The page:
Adventures in Language

Teaching Tips & Tricks | Why Formative Assessments Are a Teacher's Biggest Super Power

November 16, 2021 Mango Languages
Adventures in Language
Teaching Tips & Tricks | Why Formative Assessments Are a Teacher's Biggest Super Power
Show Notes

In this podcast, your language guide Emily (teacher, PhD) will talk about the power of formative assessments. You’ll learn what formative assessments are, why they matter, and 3 easy ways you can incorporate more of them into your language class!

Looking to download our White Paper or Setting Good Goals PDF we mentioned in this episode? Click here to access:

Watch our video on the Fluency Illusion here: or learn more about Active Learning Strategies here:

If you’d like the blog article that accompanies this podcast, click here:
We also invite you to check out our website at and follow us on social media @MangoLanguages.

Wondering what languages were used in today’s episode?
Serbian | Zdravo! Kako si? is ‘Hello! How are you?’’ and Važi. Ćao! is ‘Ok. Bye!’
Japanese | 前置きはさておき (maeoki-wa sate oki) means 'without further ado' (literally translates as ‘setting aside introductory remarks’)
Interested in learning English, Serbian, Japanese, or one of the other 70+ languages that the Mango app offers? Click here to learn more!

Want to explore more of the research underlying this episode? 
Check out this case study article: Lantolf, J. P., & Poehner, M. E. (2011). Dynamic assessment in the classroom: Vygotskian praxis for second language development. Language Teaching Research, 15(1), 11–33.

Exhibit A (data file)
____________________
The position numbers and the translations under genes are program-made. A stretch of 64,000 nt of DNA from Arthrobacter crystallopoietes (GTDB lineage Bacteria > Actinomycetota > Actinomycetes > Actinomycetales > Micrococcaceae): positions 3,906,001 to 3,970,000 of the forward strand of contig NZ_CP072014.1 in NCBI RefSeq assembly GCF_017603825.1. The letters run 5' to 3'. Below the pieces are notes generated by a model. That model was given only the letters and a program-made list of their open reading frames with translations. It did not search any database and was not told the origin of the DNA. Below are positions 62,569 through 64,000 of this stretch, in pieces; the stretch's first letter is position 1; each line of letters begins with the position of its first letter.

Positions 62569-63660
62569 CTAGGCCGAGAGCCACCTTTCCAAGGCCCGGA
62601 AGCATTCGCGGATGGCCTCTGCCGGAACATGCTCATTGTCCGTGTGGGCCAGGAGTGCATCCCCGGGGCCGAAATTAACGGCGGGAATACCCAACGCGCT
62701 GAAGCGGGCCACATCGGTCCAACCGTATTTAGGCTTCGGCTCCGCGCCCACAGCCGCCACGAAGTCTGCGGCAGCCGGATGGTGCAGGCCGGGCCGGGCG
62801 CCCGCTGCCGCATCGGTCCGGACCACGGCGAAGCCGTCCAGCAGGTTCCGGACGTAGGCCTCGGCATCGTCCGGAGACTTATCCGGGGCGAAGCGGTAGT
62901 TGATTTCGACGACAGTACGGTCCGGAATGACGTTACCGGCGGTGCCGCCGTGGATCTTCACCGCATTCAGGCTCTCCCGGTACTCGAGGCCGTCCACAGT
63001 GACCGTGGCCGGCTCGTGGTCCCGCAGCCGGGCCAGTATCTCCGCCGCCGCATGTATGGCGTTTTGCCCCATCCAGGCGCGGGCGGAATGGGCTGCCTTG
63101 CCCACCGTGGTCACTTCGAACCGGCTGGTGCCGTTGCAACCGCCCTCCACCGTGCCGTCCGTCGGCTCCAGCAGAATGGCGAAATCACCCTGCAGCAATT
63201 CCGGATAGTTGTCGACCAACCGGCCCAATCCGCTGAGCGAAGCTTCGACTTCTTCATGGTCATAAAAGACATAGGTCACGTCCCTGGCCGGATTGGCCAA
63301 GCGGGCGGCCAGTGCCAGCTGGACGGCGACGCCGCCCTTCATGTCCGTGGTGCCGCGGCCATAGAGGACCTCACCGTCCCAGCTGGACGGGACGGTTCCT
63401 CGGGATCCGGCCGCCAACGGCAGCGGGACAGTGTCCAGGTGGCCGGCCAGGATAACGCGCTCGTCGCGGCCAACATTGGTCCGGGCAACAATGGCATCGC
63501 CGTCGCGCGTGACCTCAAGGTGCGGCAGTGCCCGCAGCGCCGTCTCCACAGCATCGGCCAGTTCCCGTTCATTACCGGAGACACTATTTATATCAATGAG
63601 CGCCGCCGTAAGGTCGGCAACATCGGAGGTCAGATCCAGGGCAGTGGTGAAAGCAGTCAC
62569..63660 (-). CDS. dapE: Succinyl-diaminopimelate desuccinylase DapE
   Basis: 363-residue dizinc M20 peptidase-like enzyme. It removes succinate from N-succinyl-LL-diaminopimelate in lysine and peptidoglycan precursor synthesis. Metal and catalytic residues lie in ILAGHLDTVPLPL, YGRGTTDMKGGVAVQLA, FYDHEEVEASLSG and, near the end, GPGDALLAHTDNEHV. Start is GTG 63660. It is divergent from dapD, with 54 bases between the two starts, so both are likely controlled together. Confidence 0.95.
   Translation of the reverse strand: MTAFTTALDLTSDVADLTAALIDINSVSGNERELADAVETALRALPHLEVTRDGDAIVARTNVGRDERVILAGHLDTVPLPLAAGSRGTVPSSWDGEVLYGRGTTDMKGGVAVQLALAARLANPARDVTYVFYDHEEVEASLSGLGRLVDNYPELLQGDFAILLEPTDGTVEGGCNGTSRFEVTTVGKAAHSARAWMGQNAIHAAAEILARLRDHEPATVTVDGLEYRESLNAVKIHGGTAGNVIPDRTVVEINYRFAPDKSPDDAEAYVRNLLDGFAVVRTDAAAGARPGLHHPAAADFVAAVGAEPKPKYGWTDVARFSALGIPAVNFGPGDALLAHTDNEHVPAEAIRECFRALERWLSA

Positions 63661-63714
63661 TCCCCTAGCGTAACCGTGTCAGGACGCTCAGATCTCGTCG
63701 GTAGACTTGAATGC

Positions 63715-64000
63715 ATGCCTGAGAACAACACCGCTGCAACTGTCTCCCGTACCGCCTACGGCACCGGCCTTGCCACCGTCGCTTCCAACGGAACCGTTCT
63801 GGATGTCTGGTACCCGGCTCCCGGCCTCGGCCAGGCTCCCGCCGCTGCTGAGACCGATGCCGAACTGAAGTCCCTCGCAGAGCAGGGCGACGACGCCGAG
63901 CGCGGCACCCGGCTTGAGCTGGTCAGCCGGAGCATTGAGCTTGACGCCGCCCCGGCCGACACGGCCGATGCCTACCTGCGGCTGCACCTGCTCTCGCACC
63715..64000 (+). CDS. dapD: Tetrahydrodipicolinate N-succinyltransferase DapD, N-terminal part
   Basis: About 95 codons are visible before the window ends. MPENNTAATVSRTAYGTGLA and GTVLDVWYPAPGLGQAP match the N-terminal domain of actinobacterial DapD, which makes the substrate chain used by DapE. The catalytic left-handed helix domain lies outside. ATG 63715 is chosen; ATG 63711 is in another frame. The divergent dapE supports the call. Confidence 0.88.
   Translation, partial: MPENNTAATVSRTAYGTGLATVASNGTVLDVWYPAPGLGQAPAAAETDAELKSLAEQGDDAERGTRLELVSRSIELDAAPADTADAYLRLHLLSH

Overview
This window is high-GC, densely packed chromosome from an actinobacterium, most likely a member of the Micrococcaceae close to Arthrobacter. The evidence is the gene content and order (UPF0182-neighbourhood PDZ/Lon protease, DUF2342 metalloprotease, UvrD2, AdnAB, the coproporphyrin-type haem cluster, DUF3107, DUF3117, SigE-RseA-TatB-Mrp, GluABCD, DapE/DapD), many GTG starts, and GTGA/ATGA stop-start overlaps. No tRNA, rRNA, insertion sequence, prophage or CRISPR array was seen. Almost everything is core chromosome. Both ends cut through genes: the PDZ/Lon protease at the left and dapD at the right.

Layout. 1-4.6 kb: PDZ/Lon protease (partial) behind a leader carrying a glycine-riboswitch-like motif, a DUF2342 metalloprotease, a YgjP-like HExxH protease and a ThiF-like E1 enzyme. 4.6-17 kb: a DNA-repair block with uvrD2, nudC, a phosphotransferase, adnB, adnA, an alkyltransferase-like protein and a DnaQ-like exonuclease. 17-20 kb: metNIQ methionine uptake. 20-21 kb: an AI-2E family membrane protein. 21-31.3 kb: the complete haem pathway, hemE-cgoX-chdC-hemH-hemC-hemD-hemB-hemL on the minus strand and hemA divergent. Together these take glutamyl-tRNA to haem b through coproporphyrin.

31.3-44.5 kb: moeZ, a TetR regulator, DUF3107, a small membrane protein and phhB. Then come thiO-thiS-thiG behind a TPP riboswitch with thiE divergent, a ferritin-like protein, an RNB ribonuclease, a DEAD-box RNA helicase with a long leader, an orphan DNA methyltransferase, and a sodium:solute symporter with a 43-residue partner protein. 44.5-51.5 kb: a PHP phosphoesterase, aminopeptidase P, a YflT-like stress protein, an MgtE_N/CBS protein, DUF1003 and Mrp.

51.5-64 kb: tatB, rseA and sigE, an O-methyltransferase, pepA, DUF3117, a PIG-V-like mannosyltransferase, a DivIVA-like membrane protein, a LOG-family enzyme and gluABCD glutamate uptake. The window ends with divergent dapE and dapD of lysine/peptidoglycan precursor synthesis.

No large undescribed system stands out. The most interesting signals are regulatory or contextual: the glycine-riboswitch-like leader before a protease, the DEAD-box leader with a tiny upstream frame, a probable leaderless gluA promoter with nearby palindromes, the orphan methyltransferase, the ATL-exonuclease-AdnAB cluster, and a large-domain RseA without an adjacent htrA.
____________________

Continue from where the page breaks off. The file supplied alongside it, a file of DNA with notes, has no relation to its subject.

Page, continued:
Check out this overview article: Carpenter, S. K. (2012). Testing enhances the transfer of learning. Current directions in psychological science, 21(5), 279-283.
Check out this foundational book: Poehner, M. E. (2008). Dynamic assessment: A Vygotskian approach to understanding and promoting L2 development (Vol. 9). Springer Science & Business Media.

Meet your guide Emily! Emily Sabo (PhD, University of Michigan) is a linguist at Mango Languages. A Pittsburgh native, her areas of specialization are the social and cognitive factors that impact bilingual language processing and production. Having studied 7 languages and lived in various countries abroad, she sees multilingualism -- and the cultural diversity that accompanies it -- as the coolest of superpowers. Complementary to her work at Mango, Emily is a Lecturer of Spanish at the University of Tennessee, a Producer of the “We Are What We Speak’ docuseries, and get this...a storytelling standup comedian!

#teachingtips #assessments #gradeanxiety